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5 amazing tips to learn French with music

Looking to fit some language practice into your schedule but stuck for what to do? Why not introduce a little music into your day? Listening to music as a learning tool helps you perfect pronunciation while picking up all sorts of phrases, as well as introducing you to new tunes. Are you ready to give it a go?


Learning French? Why not help your studies with music? Click here to get the best tips for using music to learn French!!



Go into Youtube and search for top 40 France to give yourself a playlist to start with. Whether you want to first try to see if using music to practice the language with is for you, or you just want some French music to have on in the background, this is a great way to get to know new songs.

Once a song starts to stick in your mind, like Je Te Le Donne by Vitaa did for us, then you'll find yourself singing along, translating the lyrics, and correcting any pronunciation problems you have had up until now. If you can get the lyrics to a song in English stuck in your head just from being in traffic or taking your commute to work, then the same is true of French!



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You probably already have a lot of playlists if you are a Spotify listener, so why not explore what is available from Spotify France? Picking up any new skill is about regular practice, so if you introduce a little French to your normal listening habits you're already making good progress.


Spotify is extra useful in this respect because once its algorithms have an idea of the kinds of things you like listening to, you'll get daily mixes and weekly recommendations. So you are never without new content. This is a great way to ensure your learning stays varied and lowers the chances of you getting bored.



Learning French? Why not help your studies with music? Click here to get the best tips for using music to learn French!

Photo via Pxhere



Taratata is France's unique answer to all the live music programmes you are used to viewing at home. This show has been ongoing — with a few breaks — since 1993, showcasing the best in rock music both French and international. You will find backstage interviews and unexpected duets, and so many more ways to practice the language. Taratata is particularly useful for those who are interested in music as a subject and getting to hear some specific language from the industry — and of course for rock music lovers as well!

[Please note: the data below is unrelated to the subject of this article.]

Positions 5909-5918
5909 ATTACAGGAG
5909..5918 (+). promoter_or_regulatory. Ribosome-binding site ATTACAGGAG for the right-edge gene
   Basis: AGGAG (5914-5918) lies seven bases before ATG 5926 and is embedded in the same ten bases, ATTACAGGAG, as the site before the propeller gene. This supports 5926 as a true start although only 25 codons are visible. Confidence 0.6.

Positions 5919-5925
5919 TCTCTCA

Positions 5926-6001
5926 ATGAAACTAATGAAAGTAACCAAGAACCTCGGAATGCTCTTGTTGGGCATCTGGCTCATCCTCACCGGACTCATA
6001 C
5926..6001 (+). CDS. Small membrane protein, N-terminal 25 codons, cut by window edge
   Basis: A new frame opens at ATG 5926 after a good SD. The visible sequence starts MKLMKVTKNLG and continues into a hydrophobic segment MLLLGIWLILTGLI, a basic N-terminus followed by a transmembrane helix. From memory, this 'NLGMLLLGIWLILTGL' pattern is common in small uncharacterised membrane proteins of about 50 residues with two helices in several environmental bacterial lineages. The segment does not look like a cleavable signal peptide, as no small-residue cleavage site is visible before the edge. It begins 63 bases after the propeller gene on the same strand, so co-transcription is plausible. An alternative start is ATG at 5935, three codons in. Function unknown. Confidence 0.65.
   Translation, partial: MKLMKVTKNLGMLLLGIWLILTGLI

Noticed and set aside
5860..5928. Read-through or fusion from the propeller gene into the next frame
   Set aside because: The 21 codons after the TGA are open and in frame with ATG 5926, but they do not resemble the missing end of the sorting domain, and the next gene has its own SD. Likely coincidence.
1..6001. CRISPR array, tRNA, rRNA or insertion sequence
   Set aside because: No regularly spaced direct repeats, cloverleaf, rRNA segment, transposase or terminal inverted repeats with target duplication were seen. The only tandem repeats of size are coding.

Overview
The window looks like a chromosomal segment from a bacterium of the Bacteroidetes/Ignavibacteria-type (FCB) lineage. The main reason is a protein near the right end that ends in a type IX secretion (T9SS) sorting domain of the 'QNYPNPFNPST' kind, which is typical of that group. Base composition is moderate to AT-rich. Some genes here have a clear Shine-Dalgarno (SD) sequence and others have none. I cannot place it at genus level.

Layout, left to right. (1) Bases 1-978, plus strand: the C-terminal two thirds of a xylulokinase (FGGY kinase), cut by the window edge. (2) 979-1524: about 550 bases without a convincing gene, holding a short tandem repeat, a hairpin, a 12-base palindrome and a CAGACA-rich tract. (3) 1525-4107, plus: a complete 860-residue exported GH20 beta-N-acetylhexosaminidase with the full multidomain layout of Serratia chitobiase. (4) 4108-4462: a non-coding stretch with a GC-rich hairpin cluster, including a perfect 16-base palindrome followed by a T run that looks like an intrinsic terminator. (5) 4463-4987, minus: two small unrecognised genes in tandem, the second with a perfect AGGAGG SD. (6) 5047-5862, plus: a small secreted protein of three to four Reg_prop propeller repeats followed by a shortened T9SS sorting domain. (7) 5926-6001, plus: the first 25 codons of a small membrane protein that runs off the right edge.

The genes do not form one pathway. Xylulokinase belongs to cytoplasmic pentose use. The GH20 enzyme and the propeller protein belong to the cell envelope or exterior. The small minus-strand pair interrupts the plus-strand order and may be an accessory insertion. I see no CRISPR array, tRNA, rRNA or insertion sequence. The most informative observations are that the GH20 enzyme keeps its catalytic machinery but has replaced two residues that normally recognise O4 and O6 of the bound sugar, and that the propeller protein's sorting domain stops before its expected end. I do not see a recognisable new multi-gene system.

Lyric videos


Lyric videos are a great way to practice French because all you have to do is read and sing along! Think of it like your own private karaoke booth, or a fun way to practice with friends. The key to finding great lyric videos is to choose more popular songs, like Il Est Où by Algérino. So if you watch one version and aren't sure about the accuracy of the lyrics you can find plenty more to try instead.


As an added bonus that you will always get for viewing anything on Youtube, reading through the comments beneath the videos will give you even more French to practice with; though there is no way to guarantee the quality of that content!


Learning French? Why not help your studies with music? Click here to get the best tips for using music to learn French!

Photo via Pixabay




Since songs are only short they make great bursts of French perfect for translation. And to demonstrate just that, it's time for some French that is a little more… Canadian! Cœur de pirate is a popular musician from Quebec with an extensive back catalog for you to choose from. Give Combustible a listen; what words and phrases do you already know? Can you get the gist of what whole lines mean just from the context of those phrases and words?


Once you are confident, use the French lyrics beneath the video to check your understanding, and then if you're up to it, do your own translation. Use sites like Lyrics Translate to compare your own work to; you'll be an expert in no time!


Your learning experience is entirely unique to you, so what works for someone else might not be helpful for you at all! You might absorb French better by making a playlist for working out to at the gym or translating some of your favorite English songs into French. Whatever you choose, and however you go about it, we think you will agree that learning French with music is a great way to keep your interest alive and keep yourself motivated.